Field Theory by Hadyn Green


On Averages

I'm writing this before I head down to watch the Munster game. I'm looking forward to it because I'm a big Munster fan. I've got the entire first season on DVD (ho ho, although seriously I do). But what I really want to talk about are statistics. [Note: the bit on the Munster game is below the pretty pictures]

We've talked here before about the commentators' use of the word "average", when what they usually mean is "bad". Now, it could be argued that they mean the global average and not the local average of the player in question. But I think it's safe to assume they don't.

So I thought I'd take a look at the statistics and see what exactly "average" was for a number of players. I used Tracey Nelson's stats as they are the easiest to find and are broken down nicely by player.

I selected six players in total: Ma'a Nonu, Dan Carter, Richie McCaw, Rodney So'oialo, Ali Williams and Jerome Kaino. The players were selected because they have been criticised or glorified for their performances (or I was just curious).

For each player I used the stats for: Tackles; Assists (tackle); First Three to the Breakdown; Missed tackles; and Missed Tackle Ratio (number of missed tackles divided by all solo tackles attempted). And I only analysed the games played so far this year (mainly because I hate data entry), so we've got data for 11 games (I don't have the numbers for the Samoa game or the Hong Kong game).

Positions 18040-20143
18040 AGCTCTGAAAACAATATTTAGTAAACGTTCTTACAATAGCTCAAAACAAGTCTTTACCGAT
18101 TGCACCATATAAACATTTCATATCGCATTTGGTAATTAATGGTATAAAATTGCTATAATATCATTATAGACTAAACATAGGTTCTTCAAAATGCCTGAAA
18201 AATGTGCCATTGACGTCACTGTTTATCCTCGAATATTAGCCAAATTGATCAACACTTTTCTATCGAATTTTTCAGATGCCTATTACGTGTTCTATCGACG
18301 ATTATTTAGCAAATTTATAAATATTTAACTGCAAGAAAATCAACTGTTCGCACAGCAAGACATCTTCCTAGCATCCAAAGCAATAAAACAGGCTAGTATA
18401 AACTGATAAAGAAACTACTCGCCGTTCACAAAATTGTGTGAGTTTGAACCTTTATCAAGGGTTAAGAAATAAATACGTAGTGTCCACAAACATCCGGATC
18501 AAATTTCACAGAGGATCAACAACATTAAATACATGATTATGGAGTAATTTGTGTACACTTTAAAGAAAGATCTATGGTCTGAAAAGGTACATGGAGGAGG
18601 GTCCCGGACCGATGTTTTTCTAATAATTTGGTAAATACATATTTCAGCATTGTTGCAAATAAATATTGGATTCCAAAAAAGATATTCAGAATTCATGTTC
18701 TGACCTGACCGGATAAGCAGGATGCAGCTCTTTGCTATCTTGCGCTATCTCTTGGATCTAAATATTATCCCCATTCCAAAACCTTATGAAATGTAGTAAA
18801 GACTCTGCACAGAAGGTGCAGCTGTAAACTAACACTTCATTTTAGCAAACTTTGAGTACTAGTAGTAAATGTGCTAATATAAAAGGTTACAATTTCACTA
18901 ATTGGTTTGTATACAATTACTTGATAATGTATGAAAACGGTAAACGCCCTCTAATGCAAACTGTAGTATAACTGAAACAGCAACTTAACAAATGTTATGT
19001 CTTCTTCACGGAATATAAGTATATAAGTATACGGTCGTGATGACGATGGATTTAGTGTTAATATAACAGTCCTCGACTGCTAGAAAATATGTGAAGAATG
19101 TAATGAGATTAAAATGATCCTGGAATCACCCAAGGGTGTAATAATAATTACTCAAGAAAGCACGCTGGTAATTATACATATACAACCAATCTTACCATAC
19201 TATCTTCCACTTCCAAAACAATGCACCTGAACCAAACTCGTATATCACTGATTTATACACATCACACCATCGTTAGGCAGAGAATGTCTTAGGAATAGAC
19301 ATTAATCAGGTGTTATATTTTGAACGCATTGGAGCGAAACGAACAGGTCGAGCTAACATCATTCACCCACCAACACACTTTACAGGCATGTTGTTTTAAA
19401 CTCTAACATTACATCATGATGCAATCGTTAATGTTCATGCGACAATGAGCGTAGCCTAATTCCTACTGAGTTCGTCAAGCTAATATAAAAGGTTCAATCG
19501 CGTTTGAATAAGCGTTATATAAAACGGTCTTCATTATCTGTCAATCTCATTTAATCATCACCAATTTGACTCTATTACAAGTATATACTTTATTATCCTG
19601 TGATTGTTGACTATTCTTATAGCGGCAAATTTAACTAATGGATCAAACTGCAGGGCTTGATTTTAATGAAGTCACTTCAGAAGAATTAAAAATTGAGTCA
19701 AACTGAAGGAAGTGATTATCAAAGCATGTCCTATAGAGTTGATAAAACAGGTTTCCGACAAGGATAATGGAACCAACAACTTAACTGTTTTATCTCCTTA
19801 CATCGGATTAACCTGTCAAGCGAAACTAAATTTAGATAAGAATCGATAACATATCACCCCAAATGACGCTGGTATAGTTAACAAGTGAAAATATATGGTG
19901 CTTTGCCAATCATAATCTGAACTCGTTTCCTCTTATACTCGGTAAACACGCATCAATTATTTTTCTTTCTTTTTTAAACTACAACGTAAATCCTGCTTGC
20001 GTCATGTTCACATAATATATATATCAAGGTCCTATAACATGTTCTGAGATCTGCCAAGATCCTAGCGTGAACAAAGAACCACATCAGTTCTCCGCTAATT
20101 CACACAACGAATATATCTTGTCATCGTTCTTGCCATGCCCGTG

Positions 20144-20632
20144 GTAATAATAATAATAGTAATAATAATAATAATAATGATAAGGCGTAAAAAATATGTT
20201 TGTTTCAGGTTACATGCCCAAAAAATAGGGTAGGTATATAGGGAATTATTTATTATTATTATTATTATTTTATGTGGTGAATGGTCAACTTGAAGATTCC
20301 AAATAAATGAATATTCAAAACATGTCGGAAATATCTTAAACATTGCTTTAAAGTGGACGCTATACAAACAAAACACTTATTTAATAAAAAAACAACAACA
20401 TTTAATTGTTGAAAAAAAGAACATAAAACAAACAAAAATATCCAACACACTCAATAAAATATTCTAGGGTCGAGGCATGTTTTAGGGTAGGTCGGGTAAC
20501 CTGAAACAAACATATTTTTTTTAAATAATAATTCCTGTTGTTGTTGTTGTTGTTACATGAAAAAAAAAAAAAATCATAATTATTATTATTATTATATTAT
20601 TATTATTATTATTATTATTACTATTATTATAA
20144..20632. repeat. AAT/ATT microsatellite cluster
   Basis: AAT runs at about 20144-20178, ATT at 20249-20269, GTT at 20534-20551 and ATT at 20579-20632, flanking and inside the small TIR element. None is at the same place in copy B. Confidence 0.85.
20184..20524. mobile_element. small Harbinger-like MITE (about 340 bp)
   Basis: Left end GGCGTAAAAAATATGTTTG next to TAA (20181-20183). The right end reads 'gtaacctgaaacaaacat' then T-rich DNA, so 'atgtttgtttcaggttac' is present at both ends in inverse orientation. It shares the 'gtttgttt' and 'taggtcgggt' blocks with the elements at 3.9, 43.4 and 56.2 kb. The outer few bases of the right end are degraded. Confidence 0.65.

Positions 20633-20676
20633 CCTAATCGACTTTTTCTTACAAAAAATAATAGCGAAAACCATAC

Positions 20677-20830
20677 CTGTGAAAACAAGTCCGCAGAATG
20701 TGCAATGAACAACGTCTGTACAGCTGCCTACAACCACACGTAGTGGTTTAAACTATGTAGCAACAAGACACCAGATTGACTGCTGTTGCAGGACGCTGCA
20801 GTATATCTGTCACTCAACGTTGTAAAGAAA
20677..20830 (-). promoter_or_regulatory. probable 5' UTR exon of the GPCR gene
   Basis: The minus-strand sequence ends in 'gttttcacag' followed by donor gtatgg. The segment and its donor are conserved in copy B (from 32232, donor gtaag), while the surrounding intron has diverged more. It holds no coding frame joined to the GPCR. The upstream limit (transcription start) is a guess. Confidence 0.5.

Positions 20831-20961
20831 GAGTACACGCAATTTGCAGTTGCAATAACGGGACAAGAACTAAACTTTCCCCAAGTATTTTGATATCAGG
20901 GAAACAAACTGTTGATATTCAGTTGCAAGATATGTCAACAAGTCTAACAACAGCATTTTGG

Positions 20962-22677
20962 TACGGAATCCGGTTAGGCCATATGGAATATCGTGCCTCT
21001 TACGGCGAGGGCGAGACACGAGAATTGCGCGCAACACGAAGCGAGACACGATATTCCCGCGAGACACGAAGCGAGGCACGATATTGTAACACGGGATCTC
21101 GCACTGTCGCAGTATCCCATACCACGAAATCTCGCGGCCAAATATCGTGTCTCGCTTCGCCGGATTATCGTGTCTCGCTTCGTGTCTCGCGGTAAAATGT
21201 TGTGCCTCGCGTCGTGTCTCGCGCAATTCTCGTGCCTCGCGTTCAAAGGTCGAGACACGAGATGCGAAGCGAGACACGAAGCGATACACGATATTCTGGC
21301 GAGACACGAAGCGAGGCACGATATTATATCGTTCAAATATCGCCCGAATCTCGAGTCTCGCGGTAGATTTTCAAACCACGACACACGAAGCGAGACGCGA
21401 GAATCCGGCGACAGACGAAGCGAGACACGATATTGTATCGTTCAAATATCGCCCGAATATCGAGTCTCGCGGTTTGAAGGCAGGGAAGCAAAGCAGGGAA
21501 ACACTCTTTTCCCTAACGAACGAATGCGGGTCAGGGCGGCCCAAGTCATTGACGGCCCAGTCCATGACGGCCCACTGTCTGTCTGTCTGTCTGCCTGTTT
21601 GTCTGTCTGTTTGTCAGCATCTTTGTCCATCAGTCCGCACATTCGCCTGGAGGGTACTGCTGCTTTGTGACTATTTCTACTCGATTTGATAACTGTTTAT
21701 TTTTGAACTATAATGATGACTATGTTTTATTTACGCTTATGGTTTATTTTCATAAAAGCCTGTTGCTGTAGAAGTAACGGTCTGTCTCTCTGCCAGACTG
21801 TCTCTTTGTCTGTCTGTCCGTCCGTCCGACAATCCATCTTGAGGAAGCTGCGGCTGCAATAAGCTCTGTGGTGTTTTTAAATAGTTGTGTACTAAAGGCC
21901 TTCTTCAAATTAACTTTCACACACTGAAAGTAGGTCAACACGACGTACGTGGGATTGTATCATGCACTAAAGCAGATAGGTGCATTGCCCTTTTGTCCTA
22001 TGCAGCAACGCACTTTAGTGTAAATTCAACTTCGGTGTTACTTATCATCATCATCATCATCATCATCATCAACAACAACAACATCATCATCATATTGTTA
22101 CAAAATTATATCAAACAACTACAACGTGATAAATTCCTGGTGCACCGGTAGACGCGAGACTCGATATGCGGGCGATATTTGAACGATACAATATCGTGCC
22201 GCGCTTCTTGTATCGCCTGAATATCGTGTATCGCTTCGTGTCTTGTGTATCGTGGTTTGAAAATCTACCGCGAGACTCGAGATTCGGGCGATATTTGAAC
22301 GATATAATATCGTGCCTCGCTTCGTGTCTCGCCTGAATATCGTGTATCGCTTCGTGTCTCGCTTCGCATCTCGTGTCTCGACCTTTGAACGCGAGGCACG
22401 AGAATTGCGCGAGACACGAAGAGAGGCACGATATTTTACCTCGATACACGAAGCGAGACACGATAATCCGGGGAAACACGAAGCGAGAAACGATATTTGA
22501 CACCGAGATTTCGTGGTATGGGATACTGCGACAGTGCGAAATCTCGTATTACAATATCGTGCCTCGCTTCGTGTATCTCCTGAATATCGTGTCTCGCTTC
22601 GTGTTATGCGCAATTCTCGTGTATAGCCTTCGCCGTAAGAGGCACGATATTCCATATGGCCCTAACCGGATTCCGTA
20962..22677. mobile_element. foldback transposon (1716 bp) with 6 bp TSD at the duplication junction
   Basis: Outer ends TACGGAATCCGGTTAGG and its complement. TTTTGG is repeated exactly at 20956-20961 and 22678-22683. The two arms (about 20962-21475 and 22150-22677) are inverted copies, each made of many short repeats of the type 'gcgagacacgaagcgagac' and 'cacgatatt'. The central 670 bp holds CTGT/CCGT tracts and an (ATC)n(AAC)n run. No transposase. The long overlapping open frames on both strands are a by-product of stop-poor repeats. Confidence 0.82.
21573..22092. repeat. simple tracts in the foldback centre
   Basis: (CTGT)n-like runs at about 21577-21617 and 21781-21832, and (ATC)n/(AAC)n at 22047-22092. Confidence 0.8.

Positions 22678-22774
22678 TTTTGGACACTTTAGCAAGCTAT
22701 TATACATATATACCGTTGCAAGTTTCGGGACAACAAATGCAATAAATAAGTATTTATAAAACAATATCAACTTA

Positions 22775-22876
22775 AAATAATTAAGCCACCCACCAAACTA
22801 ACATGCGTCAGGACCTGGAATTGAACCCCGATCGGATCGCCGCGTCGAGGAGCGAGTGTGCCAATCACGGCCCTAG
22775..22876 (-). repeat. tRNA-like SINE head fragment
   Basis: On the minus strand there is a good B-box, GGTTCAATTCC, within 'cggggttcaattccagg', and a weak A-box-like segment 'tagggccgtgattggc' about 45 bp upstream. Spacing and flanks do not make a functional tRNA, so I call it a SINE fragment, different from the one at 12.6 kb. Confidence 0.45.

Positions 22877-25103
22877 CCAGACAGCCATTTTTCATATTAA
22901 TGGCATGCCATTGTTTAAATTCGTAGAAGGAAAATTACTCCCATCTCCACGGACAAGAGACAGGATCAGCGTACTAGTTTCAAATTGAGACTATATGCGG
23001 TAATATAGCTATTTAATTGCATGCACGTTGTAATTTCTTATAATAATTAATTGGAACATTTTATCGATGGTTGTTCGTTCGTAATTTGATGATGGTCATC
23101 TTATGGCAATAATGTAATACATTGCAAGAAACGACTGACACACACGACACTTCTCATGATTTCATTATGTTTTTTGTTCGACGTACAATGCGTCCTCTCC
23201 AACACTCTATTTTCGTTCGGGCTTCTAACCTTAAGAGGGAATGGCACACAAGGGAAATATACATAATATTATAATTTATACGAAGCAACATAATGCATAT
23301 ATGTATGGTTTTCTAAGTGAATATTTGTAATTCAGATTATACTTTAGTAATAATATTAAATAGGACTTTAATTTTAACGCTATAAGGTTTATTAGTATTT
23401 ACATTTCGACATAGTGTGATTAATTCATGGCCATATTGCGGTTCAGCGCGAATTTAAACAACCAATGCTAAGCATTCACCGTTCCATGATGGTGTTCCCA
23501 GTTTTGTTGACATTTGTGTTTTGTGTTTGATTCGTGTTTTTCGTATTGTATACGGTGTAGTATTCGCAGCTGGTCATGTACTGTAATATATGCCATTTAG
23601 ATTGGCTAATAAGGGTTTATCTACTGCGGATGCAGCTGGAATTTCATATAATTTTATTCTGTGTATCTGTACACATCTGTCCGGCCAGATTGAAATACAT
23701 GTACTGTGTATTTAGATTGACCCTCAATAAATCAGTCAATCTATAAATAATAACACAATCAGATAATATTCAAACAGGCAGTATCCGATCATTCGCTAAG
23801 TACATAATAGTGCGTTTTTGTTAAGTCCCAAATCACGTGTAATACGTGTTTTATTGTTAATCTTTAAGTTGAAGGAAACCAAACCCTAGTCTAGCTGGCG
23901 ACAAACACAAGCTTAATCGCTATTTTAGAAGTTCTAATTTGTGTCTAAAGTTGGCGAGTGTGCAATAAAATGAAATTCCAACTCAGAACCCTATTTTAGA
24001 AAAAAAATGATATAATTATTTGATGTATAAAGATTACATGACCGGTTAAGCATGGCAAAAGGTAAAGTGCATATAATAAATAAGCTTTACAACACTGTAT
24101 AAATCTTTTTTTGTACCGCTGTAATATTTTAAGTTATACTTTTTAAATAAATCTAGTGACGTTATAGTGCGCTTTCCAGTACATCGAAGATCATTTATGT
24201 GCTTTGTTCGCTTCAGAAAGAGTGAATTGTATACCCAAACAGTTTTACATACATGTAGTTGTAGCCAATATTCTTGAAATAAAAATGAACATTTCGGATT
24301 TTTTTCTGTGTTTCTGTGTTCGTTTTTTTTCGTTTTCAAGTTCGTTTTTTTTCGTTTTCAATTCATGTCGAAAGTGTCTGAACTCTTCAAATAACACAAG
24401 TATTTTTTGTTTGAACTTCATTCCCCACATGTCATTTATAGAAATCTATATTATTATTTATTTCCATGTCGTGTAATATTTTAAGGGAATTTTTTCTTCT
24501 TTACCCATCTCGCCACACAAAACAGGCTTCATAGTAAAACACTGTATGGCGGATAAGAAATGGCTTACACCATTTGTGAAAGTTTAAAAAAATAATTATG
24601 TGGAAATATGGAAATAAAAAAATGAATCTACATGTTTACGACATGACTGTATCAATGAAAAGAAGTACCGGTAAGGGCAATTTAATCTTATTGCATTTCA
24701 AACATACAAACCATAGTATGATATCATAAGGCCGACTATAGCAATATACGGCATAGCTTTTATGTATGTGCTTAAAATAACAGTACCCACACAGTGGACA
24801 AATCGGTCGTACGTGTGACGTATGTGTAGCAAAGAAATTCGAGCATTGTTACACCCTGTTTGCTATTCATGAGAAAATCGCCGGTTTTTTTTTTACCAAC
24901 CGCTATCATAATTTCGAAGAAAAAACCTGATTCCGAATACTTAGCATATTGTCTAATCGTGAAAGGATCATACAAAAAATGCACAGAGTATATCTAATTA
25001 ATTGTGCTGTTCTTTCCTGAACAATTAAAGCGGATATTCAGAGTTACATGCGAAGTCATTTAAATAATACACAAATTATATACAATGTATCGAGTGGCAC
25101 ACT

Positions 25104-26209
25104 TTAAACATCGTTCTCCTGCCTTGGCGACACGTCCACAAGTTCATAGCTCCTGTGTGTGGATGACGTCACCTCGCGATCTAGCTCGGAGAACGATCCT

Here are the players averages in each stat for the games played so far this year:

TacklesAssistsFirst 3 to the BreakdownMissed TacklesMissed Tackle Ratio

Sorry about the awful html

From this it should be easy to see the Richie McCaw really is "Captain Tackles". In fact if it wasn't for the injury in Christchurch and not starting in Edinburgh his numbers would be much higher (we'll come to that soon). Also note that McCaw misses so few tackles compared to who many he attempts that his missed tackle ratio is effectively zero. So if you're an opponent best not to run at him.

It can also be seen that our tackles are generally one-on-one situations.

For each player I created a graph (click if you need the bigger version) showing the three main stats: tackles, missed tackles and first three to breakdown (first 3). And then for each of those data series I added in the linear derivation of that series (which can be taken to be the average performance in that statistic for that player).

nonu graph

For example we can see that Nonu is clearly increasing in his role at the breakdown while there is an overall slight decrease in his number of tackles and (thankfully) his number of missed tackles.

Here are the others

sooialo graph

kaino graph
mccaw graph

What is really cool is Richie McCaw's average for Tackles and First 3. The only games that dip below his average are the game where he was injured and the game where he was subbed on.

williams graph

The most interesting chart for me is Ali Williams. If you look at his First 3 stats you'll see that it oscillates wildly from game to game both home and away, against various opponents. He did get injured against England but still that's some crazy variation. To be honest I wasn't expecting that and thought I would see that pattern in Nonu's numbers.